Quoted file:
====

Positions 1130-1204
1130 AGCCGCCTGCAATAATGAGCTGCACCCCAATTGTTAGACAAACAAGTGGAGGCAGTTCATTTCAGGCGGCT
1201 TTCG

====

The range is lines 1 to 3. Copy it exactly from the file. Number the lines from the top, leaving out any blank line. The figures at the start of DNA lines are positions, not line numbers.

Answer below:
Positions 1130-1204
1130 AGCCGCCTGCAATAATGAGCTGCACCCCAATTGTTAGACAAACAAGTGGAGGCAGTTCATTTCAGGCGGCT
1201 TTCG